It has finally happened – privacy now transcends Facebook. Potential congressional legislation spearheaded by Virginia Democrat, Representative Rick Boucher, would require ad networks to obtain user consent to track their third party activity by way of an opt-in option. Ad agencies are understandably miffed by Boucher’s proposal fearing it will stifle their ability to market brands and services in what has always been a free-flowing Internet.
The Interactive Advertising Bureau (IAB) is also up in arms over the proposed legislation, especially the section that calls for consumer consent when agencies collect information via cookies, IP addresses or unique user names. On the flipside, consumer groups fear the legislation does not go far enough instituting protections. In this curious game of privacy ‘He said, she said’, one must ask why this is a relevant political hot potato.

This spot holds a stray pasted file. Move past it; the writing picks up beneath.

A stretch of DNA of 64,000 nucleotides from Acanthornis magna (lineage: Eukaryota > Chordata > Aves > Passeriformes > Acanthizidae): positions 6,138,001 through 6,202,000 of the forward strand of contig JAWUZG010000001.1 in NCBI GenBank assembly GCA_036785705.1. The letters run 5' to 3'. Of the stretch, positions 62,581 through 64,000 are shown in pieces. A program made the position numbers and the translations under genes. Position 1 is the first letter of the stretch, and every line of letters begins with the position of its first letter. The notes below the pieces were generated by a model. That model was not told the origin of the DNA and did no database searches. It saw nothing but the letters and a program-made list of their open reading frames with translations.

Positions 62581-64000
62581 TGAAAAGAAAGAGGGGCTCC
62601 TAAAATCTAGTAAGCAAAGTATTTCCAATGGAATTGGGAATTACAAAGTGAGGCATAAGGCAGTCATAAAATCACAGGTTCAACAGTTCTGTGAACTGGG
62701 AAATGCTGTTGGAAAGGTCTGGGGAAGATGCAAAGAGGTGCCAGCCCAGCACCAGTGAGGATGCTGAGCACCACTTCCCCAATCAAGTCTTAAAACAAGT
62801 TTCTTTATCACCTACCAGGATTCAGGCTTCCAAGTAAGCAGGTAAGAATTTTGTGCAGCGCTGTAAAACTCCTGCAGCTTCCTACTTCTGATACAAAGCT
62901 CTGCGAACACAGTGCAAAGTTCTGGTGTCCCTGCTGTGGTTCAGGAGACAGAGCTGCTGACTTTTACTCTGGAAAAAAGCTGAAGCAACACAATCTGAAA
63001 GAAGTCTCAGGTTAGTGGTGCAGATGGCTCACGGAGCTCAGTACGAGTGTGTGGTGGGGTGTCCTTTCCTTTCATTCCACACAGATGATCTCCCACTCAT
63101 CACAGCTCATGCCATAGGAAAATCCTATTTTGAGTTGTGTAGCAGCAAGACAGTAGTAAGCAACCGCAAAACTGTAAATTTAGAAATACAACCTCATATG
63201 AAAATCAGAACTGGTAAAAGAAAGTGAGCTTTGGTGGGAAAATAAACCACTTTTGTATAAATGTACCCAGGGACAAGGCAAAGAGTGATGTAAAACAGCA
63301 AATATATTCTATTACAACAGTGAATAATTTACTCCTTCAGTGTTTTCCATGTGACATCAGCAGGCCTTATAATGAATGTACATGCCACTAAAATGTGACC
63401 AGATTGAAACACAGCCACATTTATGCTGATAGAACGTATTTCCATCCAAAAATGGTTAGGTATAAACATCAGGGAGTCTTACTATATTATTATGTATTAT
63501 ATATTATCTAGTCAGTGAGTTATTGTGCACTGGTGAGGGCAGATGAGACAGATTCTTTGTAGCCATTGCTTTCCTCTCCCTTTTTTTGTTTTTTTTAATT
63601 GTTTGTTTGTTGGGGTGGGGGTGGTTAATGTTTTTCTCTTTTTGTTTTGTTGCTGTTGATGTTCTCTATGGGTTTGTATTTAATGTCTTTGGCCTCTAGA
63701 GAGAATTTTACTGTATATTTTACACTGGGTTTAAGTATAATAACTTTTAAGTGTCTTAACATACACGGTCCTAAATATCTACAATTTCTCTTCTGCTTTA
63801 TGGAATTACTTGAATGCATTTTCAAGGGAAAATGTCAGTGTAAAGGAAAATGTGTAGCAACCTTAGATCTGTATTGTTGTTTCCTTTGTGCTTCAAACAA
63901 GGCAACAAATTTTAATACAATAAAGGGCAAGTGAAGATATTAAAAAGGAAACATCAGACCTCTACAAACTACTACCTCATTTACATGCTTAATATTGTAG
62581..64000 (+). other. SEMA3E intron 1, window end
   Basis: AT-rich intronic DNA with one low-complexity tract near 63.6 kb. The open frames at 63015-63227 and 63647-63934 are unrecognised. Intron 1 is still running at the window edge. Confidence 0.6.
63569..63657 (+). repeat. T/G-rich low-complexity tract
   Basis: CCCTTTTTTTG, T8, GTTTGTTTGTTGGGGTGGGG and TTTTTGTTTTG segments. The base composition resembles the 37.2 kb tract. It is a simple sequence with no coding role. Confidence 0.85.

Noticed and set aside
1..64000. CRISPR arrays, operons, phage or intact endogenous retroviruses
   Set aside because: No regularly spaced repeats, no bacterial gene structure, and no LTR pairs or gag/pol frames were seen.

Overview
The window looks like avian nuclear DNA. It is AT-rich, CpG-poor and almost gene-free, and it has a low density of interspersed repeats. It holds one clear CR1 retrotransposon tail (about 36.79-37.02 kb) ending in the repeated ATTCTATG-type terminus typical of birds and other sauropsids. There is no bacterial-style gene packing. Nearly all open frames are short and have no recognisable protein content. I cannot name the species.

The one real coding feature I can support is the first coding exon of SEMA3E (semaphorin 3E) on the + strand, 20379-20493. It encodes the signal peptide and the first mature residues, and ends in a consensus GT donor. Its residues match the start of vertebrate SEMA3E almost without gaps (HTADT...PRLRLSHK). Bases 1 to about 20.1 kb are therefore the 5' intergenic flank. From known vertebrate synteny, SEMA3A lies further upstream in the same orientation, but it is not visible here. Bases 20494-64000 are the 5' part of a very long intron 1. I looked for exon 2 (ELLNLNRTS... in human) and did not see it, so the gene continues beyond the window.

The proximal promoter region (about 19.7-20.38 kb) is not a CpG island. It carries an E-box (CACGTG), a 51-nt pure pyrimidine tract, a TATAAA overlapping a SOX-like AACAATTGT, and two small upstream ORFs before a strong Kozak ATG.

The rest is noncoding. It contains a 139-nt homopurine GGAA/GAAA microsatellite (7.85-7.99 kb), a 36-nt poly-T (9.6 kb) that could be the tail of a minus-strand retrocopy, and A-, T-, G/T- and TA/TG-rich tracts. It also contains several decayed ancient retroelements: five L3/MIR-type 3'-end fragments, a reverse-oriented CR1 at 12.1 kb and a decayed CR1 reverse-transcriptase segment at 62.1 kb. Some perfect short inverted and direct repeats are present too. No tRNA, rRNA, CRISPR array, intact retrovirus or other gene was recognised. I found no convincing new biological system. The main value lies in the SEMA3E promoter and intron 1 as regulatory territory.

Rick Boucher uses Twitter. He is on Facebook. How can someone clearly trying to benefit from social media, so-called privacy infringing social media, be so hell bent on passing this type of bill? Welcome to campaign season. Representative Boucher is facing a serious challenge to his seat. Positioning himself as a champion of the people could serve him well in his campaign. Considering Facebook came out of its privacy battle relatively unscathed, Boucher’s fight could help him without adversely impacting the digital landscape.
Interactive should take a collective deep breath. In a world where people routinely divulge their location via mass tweet or subscribe to mobile applications trading personal info for a great deal on designer shoes, Boucher’s bill – pass or no pass – will go a long way toward eventually killing itself.